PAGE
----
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J.A.W. v. State

Florida Court of Appeals, First District

November 6, 2019

J.A.W., A Child, Appellant,
v.
State of Florida, Appellee.

         Not final until disposition of any timely and authorized motion under Fla. R. App. P. 9.330 or 9.331.

          On appeal from the Circuit Court for Escambia County. Coleman Lee Robinson, Judge.

          Andy Thomas, Public Defender, and Jasmine Russell, Assistant Public Defender, Tallahassee, for Appellant.

          Ashley Moody, Attorney General, and David Welch, Assistant Attorney General, Tallahassee, for Appellee.

          Osterhaus, J.

         Twelve-year-old J.A.W. was adjudicated delinquent for telling a bad April Fools' Day joke at school in violation of the "bomb scare hoax" statute, § 790.163(1), Florida Statutes (2018). He argues that the trial court should have granted his motion for judgment of dismissal. We agree and reverse.

         I.

         Students at J.A.W.'s school were swapping April Fools' jokes in the classroom on April 1, 2019. According to the teacher, "[s]ome [of the jokes] weren't the nicest things, but it wasn't anything serious." That is, until J.A.W.-a student with an almost perfect attendance record and a 3.1 G.P.A.-chimed in with an ill-considered joke: "I'm going to shoot up the classroom, April Fools."

         Upon hearing J.A.W.'s joke, the teacher escorted him out of the classroom and to the dean's office. While the school day continued normally for the other jokesters, things changed drastically for J.A.W. In addition to receiving a multi-day suspension from school, J.A.W. was reported to law enforcement and the State instituted a delinquency prosecution. The State's view of J.A.W.'s joke was that it constituted a "false report" concerning the violent use of firearms, intended to deceive, mislead, or otherwise misinform a person, which is prohibited by § 790.163(1). At his subsequent adjudication proceeding, the court denied J.A.W.'s motion for a judgment of dismissal. It found him guilty as charged, adjudicated him delinquent, and placed him on probation until his 19th birthday. J.A.W. appealed.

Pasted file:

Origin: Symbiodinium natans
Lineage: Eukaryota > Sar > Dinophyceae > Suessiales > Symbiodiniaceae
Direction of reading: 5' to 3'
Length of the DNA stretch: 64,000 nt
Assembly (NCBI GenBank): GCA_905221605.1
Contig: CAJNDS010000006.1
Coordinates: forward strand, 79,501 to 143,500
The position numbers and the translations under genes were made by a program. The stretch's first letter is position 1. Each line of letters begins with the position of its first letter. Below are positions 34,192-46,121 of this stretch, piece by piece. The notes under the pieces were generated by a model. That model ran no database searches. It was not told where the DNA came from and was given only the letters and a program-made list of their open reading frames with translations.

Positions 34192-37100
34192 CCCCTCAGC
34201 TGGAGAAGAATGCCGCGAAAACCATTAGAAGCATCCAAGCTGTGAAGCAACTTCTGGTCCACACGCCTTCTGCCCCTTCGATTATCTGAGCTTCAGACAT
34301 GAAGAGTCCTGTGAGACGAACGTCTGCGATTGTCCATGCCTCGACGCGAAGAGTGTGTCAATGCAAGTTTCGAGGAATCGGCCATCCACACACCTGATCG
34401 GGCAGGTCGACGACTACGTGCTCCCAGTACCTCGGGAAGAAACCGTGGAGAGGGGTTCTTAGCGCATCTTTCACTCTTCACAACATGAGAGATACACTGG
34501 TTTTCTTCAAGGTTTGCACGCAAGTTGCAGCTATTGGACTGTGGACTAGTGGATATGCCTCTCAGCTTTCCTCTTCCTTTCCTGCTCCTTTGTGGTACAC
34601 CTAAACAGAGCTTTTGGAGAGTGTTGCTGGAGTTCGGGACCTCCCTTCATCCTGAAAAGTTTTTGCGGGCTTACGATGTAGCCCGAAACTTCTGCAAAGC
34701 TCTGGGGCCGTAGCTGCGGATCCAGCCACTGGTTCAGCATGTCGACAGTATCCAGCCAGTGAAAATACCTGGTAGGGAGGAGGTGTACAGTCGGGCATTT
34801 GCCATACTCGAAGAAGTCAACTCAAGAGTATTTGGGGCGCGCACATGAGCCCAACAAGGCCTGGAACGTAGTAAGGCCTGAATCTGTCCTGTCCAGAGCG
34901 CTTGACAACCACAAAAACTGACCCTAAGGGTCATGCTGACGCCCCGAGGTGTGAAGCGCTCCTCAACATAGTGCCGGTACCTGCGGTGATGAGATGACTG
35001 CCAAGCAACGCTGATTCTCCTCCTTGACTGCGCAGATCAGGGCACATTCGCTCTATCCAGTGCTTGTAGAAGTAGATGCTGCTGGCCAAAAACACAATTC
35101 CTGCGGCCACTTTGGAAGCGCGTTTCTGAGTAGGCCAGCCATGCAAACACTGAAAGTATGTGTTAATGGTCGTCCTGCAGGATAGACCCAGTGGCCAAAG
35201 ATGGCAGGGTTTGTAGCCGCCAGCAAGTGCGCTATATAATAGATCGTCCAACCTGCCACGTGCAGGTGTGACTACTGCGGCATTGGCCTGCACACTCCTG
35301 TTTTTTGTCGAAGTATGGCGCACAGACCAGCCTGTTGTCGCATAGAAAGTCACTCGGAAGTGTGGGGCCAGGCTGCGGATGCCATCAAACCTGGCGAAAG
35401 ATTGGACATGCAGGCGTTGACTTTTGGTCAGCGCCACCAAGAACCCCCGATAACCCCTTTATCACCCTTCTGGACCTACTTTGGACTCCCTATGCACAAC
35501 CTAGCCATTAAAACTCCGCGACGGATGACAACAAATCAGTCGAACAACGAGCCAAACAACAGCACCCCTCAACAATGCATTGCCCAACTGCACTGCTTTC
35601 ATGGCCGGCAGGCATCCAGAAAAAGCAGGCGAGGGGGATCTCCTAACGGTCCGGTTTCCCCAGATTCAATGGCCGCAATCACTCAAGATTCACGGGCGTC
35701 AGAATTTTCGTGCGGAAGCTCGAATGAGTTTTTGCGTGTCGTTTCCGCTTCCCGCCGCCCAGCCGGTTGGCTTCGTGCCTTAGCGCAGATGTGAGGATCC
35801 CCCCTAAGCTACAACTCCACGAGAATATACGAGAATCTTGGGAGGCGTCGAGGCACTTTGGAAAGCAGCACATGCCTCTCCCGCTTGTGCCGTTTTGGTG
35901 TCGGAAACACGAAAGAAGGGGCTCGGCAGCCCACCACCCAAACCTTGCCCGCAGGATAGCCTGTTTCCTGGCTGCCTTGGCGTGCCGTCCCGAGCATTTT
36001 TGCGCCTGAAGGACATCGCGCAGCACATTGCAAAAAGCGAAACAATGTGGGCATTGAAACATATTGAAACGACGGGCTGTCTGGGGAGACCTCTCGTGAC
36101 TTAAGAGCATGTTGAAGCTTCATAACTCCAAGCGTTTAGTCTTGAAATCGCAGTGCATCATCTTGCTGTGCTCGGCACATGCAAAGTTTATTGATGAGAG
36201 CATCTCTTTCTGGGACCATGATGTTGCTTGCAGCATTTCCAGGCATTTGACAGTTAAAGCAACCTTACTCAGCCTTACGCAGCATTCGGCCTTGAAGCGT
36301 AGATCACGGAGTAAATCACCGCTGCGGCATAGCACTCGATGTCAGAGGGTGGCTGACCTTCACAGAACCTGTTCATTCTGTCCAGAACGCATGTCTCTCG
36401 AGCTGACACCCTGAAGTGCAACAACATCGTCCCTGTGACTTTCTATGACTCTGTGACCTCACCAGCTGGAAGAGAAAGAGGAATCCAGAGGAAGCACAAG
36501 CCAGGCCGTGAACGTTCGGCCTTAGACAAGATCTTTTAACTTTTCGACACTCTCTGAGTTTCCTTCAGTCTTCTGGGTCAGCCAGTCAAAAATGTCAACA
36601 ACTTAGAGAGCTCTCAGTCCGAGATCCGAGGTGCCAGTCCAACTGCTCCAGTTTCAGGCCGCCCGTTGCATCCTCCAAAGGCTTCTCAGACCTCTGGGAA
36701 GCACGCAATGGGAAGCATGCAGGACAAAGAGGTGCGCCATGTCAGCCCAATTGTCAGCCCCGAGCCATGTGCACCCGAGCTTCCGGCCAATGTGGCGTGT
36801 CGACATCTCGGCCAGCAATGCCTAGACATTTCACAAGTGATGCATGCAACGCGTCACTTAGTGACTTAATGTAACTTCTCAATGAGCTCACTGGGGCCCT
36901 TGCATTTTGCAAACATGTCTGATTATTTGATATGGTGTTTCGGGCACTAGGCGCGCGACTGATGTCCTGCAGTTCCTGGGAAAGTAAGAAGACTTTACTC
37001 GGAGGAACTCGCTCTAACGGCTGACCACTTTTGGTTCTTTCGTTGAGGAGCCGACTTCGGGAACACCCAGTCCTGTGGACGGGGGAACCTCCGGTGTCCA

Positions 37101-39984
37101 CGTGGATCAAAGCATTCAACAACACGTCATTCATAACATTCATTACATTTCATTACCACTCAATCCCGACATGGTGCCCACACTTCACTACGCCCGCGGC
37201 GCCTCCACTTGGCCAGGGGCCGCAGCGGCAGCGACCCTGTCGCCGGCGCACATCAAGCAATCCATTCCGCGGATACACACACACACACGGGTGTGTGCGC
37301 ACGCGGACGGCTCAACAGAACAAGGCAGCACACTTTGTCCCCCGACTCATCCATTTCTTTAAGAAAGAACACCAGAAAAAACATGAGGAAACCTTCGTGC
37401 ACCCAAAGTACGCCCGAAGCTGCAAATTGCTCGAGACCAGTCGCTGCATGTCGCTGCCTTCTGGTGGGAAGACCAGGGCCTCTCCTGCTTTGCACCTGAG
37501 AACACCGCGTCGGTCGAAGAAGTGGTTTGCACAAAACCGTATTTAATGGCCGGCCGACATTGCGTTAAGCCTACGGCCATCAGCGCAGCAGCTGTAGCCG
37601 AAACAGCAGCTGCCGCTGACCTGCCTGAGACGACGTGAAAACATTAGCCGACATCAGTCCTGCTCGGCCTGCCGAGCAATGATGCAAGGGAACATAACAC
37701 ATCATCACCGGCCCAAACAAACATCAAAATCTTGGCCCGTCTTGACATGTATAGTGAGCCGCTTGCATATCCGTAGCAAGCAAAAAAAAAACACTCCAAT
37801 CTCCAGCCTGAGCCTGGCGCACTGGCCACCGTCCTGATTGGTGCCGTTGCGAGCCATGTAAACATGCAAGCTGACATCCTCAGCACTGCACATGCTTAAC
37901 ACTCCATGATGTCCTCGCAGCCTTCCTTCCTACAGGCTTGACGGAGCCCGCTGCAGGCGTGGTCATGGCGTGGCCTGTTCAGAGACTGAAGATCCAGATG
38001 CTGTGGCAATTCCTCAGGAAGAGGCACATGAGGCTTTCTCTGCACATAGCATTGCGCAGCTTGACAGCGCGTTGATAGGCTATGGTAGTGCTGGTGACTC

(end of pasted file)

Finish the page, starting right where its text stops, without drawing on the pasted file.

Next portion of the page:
II.

         J.A.W. argues on appeal that we should reverse because § 790.163(1) doesn't criminalize the type of statement that he made. Section 790.163(1) criminalizes bomb scare-type hoaxes. D.B. v. State, 825 So.2d 1042, 1043 (Fla. 1st DCA 2002). It prohibits "any person to make a false report, with intent to deceive, mislead, or otherwise misinform any person, concerning the placing or planting of any bomb . . . or concerning the use of firearms in a violent manner against a person or persons." (Emphasis added.)

         In this case, the objectionable "false report" was an April Fools' Day joke that "threatened" a future shooting at school. We addressed a similar issue involving a juvenile's threat of harm at a school in D.B. See id. at 1042. And what we held in D.B. was that threats of future violence do not violate § 790.163(1) because they are not "false reports." Id. at 1043-44. We said that while § 790.163(1) applies to false reports about live threats, such as "when a person knowingly makes a false report that a bomb or other deadly explosive has been placed or planted," it does not apply to threats of future action, for example, to "'blow up' or 'burn down' [a] school at some time in the future." Id. at 1042-43.

As a matter of plain English, there is a distinction between a statement that "there is a bomb in the building" and a statement, such as [the defendant's], that 'I'm going to blow up the building.'"

Id. at 1043 (quoting Moosavi v. State, 736 A.2d 285, 291-92 (Md. 1999)). See also J.L. v. State, 993 So.2d 103 (Fla. 5th DCA 2008) (recognizing that "a threat to plant a bomb in the distant future does ...


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